Archive | November, 2012

Road Trippin’: Fashion by Chance

29 Nov

I always discover the most lovely photos on Katie Armour’s blog The Neo-Traditionalist.  One of her posts a while back was about the clothing line  Chance’s new California collection.  The inspired photographs of California’s breathtaking landscape and close-up shots of cars made me think it would be a great collection to rummage through for a road trip!  As it turns out, founder Julia Leach gets her inspiration from the design of the classic car the Citroen DS, among other “artful classics.”  Just goes to show you that inspiration is everywhere and that cars have had a lasting impact on our culture.

I particularly like the red thread detail of the straw-stitched sun hat and of course all the striped shirts!

Katie oftentimes posts about the 1950s so her blog is a fun read.

Where Is Knowledge Inherent?

28 Nov

“Knowledge was inherent in all things. The world was a library and its books were the stones, leaves, grass, brooks and the birds and animals that shared, alike with us, the storms and blessings of the earth….”

~ Luther Standing Bear, Lakota tribe

I read this quote in The Sacred Wisdom of the American Indians by Larry J. Zimmerman and thought it was just lovely.

Blues.Gr Interviewed Me about the Beats and Greece!

27 Nov

What mistakes of the Beat Generation would I most like to correct?

What role did Greek immigrants play in Jack Kerouac’s life?

How would I spend a day with Gregory Corso?

What does Greek philosophy have to do with Beat writing?

Am I a Beat??

Find out my answers at Blues.Gr!

Athens-based writer Michael Limnios has been interviewing people associated with the Beat Generation for Blues.Gr.  He has an impressive catalog of interviews, featuring such names as Amiri Baraka, Helen Weaver, Levi Asher, Dennis McNally, and so many other fascinating figures.  I don’t know how I ever got lucky enough to be even remotely associated with these people, but I’m honored.  Michael asks unique questions so the interviews touch on aspects of the so-called Beat Generation that aren’t always addressed.

Next time I’m in Greece, I’ll have to see if he’s available to sit down in the platea and chat about the Beats and jazz and rembetiko over a glass of ouzo!

Road Trip: Hitchhiking to the Mission

24 Nov

 

By the time my poor bus rolled into Carmel, the day was fading and the shops had closed their adorable doors.  Music from a live concert rose up out of the heart of the main shopping plaza, and the moon made his appearance even though the sun hadn’t quite set yet.  I was a little disappointed not to be able to stop into the cheese shop that the wine guide back at the winery had recommended, but I was intent on getting a little culture out of the trip.  Man cannot live on cheese alone.  I set off to visit the Carmel mission.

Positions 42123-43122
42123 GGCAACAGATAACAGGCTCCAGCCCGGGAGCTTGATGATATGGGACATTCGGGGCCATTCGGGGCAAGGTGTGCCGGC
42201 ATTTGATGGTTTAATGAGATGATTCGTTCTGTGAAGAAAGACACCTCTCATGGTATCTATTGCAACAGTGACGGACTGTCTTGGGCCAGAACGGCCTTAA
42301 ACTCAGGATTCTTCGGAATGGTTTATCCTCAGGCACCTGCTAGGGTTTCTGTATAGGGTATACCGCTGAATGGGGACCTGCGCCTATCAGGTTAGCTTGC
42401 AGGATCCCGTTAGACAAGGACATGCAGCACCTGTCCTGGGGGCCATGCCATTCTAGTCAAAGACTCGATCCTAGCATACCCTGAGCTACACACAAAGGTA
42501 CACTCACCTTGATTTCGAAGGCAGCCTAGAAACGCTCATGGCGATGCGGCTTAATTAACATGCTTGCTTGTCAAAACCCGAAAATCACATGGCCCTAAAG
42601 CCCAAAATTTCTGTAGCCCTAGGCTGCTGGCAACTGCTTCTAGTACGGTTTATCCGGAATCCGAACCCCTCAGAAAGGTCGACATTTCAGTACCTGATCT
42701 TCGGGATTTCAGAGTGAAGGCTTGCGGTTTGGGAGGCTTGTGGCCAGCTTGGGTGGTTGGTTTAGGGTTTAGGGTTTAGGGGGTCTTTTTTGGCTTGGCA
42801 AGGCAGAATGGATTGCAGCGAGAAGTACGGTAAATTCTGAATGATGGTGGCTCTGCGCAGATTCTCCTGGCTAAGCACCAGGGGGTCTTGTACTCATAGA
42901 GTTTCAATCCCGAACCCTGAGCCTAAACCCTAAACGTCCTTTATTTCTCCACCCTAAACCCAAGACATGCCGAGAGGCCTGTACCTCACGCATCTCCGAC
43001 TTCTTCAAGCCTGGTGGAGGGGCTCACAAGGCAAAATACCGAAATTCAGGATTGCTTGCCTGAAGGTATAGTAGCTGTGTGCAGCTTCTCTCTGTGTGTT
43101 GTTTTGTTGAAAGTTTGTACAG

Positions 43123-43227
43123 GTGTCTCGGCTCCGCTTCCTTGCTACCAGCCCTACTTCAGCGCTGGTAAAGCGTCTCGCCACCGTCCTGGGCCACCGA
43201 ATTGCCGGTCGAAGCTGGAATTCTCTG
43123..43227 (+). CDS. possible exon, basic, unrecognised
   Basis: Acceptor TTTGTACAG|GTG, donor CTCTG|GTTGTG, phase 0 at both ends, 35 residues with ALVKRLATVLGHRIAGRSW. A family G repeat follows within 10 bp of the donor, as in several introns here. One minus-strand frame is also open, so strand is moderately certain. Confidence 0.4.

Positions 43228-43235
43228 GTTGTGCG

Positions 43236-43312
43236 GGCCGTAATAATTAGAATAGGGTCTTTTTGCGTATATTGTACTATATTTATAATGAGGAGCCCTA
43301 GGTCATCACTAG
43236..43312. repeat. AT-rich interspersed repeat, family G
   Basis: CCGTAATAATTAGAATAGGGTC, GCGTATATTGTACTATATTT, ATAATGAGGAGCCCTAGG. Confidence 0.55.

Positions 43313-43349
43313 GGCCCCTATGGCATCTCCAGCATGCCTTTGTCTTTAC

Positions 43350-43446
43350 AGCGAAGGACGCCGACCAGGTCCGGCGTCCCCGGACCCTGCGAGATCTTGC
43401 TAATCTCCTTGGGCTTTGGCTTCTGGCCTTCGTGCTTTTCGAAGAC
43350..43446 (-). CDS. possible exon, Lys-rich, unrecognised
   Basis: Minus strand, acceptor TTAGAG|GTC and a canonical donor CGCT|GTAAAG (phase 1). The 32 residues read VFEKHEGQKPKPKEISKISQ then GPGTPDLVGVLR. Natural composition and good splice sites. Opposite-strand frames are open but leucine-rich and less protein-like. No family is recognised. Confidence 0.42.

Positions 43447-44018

I was a little annoyed that I’d paid all this money for a tour that basically amounted to the driver talking over the intercom as he drove the bus and then sleeping while we wandered off on our own into the unknown.  That was the point when I actually needed a tour guide.  I didn’t need someone to tell me to look out the window because by golly there’s a strawberry field.  I needed someone to physically walk me to locations because I’m for someone who loves to travel I’m notoriously bad with directions, and I hate wasting time getting lost when there are things I want to see!  I asked the driver to point me in the direction of the Carmel mission, and he told me the twosome up ahead of me were also headed there and honked the bus horn at them so they’d wait for me.

I awkwardly approached, not knowing if I was encroaching on some romantic rendezvous.  As it turned out, they were ex-brother and sister-in-law.  The woman had married and divorced the guy’s brother.  They couple had been divorced for many, many years now, but the woman and the brother had remained good friends and travel companions.  Hm… was there maybe something more there?  No.  He’s gay and in a committed relationship, and she is currently in a serious relationship.  They just like to travel together.

Alrighty then!  Onward ho!  (Actually, I found the relationship backstory out on the return trip.)

The woman once been given a beautiful painting of the San Carlos Borromeo de Carmelo and always wanted to visit it.  We set off down the road, the driver having told us it was only about a ten-minute walk.  That was a lie.  As we were trying to figure out which way to head, a woman in an SUV pulled up and asked us if we wanted a ride.  Now, if you’ve read my “Nightmare of a Trip” post, you know that I’m well versed in the dangers of hitchhiking, but I figured I was with two other people.  Plus you had to have seen the woman in the SUV.  She was skinny with bleached blonde hair and wore these ginormous heels and what may have been a dalmatian-fur coat.  I couldn’t tell if she was actually old or if her skin was damaged from too much suntanning.  We were grateful to her, though, as she took time out to give us strangers a ride.

The San Carlos Borromeo de Carmelo, like all the shops, had already closed, so we could only peer in over the fence.  It was a beauty!  Established in 1771, the Community of the Carmel Mission is a working church.   The Basilica Church is a registered National Historic Landmark and there are five museums on the grounds.

Of course, the bus also made a stop at the Carmel mission when we left the area, but we didn’t have time to get off the bus at that point, so I’m glad I ventured off to enjoy its peaceful presence.

 

 

I’m not sure which mission he’s referring to, but in Big Sur Jack Kerouac writes of Cody, the character based on Neal Cassady, saying:

“Now dont walk too fast, it’s time to stroll along like we used to do remember sometimes on our daysoff on the railroad, or walkin across that Third and Townsend tar like you said and the time we watched the sun go down so perfect holy purple over that Mission cross–Yessir, slow and easy, lookin at this gone valley…”

Road Trip: Cannery Row

23 Nov

What’s a road trip to Monterey without a stop to Cannery Row?!  I had read Cannery Row during my layover in Wisconsin so I was all prepared to visit John Steinbeck country.